New Measurements of CH3OH from the Aura Microwave Limb Sounder

Wednesday, 17 December 2014
Michelle L Santee1, Nathaniel J Livesey1, William George Read1, Jessica L. Neu1, Gloria L Manney2 and Michael J Schwartz1, (1)Jet Propulsion Laboratory, Pasadena, CA, United States, (2)NorthWest Research Associates, Inc, Socorro, NM, United States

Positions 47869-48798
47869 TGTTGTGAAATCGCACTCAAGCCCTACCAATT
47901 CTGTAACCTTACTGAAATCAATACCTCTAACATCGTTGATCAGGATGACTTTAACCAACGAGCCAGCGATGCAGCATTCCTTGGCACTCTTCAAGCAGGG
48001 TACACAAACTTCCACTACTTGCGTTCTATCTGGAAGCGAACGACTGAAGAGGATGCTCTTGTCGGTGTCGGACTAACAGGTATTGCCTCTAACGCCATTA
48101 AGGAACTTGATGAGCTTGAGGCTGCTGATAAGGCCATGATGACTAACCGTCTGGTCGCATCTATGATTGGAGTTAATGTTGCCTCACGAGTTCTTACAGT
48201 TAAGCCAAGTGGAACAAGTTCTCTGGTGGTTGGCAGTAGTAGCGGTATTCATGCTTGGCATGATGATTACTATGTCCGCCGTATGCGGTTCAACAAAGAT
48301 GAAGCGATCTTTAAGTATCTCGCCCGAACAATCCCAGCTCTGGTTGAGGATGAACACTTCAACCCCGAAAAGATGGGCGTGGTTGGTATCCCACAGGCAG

Methanol (CH3OH) is one of the most abundant organic molecules in the atmosphere and has been detected in biomass burning plumes in the upper troposphere / lower stratosphere. The Microwave Limb Sounder (MLS), launched as part of NASA’s Aura mission in July 2004, measures vertical profiles of temperature, cloud ice, and an extensive suite of trace gases in the middle atmosphere. With the recent release of the version 4 (v4) data processing algorithms, Aura MLS now provides daily observations of CH3OH. Initial evaluation of the MLS CH3OH measurements suggests that they will be scientifically useful in the tropics at 100 and 147 hPa. Here we introduce the new MLS v4 CH3OH data and present preliminary validation results, including a systematic error analysis and comparisons with limited correlative measurements and output from a chemistry climate model.